Sort of late to the party here, but one issue I’ve always had with running and menstruation has been cramp management. I’m extremely leery of taking NSAIDs and other pain pills while running, yet I get killer cramps that literally leave me unable to run comfortably. I’ve popped ibuprofen at a few ultras for this reason, against my better judgment.

  20. sam

    Seriously, ditch the tampons and use a mooncup or softcup instead – not only is it way better for managing things whilst running ultras (for example you can put a mooncup in in advance if you think your period will come on during a run or race…) but it’s also hugely better for the environment all round. Mooncups in particular – you buy one and it lasts…forever (as long as you sterilise it properly).

    ‘Roar’ by Dr Stacy Sims is a very interesting read on female athletic performance (and some hacks for ameliorating troublesome symptoms).

  21. Christine Cozien

    I guess a factor to consider when considering different women’s experiences of performance in relation to their cycle is whether or not they are taking hormonal birth control.

    I stopped taking hormonal birth control 2 years ago (switched to copper IUD and have become much more aware of the physiological changes implied by my changing cycle. I definitely notice that I log my best efforts/ drop the most hammers around mid-cycle/ ovulation. I also know that I experience fatigue and low energy in the 3 days leading up to my period, and I therefor don’t race in the week leading up to my period if it can be avoided, but will race once I’ve started menstruating. I often wonder if other women experience similar things.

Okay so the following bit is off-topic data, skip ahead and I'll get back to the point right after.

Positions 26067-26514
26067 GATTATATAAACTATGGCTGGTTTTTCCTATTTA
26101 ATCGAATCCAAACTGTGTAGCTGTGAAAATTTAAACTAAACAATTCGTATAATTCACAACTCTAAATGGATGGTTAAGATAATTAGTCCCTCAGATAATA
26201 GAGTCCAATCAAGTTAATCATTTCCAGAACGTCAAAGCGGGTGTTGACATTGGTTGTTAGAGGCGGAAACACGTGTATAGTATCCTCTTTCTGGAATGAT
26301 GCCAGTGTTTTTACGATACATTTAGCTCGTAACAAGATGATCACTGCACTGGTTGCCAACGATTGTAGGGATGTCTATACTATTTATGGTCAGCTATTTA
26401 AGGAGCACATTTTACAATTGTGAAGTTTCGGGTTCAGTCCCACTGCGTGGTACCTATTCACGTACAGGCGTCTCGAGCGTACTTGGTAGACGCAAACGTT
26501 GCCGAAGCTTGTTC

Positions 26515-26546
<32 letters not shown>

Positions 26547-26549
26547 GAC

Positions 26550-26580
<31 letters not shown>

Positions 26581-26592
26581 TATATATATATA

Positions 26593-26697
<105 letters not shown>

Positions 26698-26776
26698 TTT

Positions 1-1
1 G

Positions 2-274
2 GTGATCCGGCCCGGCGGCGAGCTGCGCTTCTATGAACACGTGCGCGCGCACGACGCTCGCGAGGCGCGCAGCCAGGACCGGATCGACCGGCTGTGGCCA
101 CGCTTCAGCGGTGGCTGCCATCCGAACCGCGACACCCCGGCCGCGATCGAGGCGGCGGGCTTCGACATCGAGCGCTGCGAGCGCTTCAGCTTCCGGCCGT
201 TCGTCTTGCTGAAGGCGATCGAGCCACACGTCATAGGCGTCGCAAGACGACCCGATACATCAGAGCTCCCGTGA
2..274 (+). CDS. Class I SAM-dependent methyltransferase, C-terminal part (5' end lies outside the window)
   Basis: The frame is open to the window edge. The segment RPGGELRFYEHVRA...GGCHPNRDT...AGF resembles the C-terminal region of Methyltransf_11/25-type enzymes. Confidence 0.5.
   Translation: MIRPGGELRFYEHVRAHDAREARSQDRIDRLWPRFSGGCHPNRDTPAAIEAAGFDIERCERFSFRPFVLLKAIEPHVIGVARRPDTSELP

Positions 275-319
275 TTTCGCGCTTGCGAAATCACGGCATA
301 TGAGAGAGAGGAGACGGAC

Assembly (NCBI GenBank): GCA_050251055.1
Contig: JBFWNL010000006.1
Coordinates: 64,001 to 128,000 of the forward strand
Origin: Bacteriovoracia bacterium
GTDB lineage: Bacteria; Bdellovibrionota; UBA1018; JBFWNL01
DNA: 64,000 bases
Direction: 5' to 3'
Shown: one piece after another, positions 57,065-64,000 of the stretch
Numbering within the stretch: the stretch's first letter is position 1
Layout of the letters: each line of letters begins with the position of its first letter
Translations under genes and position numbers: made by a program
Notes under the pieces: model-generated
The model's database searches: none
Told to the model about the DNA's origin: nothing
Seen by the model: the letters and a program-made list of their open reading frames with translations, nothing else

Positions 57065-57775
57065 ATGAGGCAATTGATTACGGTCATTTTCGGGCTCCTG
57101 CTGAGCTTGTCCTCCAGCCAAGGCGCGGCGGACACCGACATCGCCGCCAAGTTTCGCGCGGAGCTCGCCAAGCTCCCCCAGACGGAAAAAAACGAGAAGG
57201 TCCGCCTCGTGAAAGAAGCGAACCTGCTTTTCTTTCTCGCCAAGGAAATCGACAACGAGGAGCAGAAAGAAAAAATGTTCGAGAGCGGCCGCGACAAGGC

And I must echo those above – change to an M-cup

  22. Moira

    This was great, thanks! I also think the suggestion about lamb’s ears above is brilliant! I see someone else already mentioned: Thinx are great for those who don’t or can’t use cups (they make shorts as well as underwear)! But what I really want to do is sing the wonders of baking soda! If you add a bit to the bag you plan to put your pad or tampon in it will completely cut the smell. This is most useful on overnight backpacking trips but it also really decreases the “ick” factor for shorter distances!

  23. Wren Paige

    Hi Great article! I’ve been waiting awhile for a forum about this topic. As an older 50+ runner I thought the younger women in the sport were all on ‘the shot’ which came after my youth. It’s nice to hear that we’re all still struggling together. I nearly passed out when I ran a half marathon on the 1st day of my cycle a few years ago. Now I’m trying to schedule races so they don’t fall on my period. LOL! I plan for that time of the month, 3-4 days, as a rest ‘period’ (no pun intended) or taper. Kudos to those of you who are stealthy enough to run through it. I too ran through it until my 40’s when the whole thing just caused more wear and tear on my morale and body… some months are less severe and now moving through menopause I have better stores of energy now that my cycles are subsiding. (I thought Chrissy Moehl in her book about ultra running planned tapers every 4 weeks because of the female cycle.) Thanks again for sharing this. It’s good to share how others are coping during moon lodge.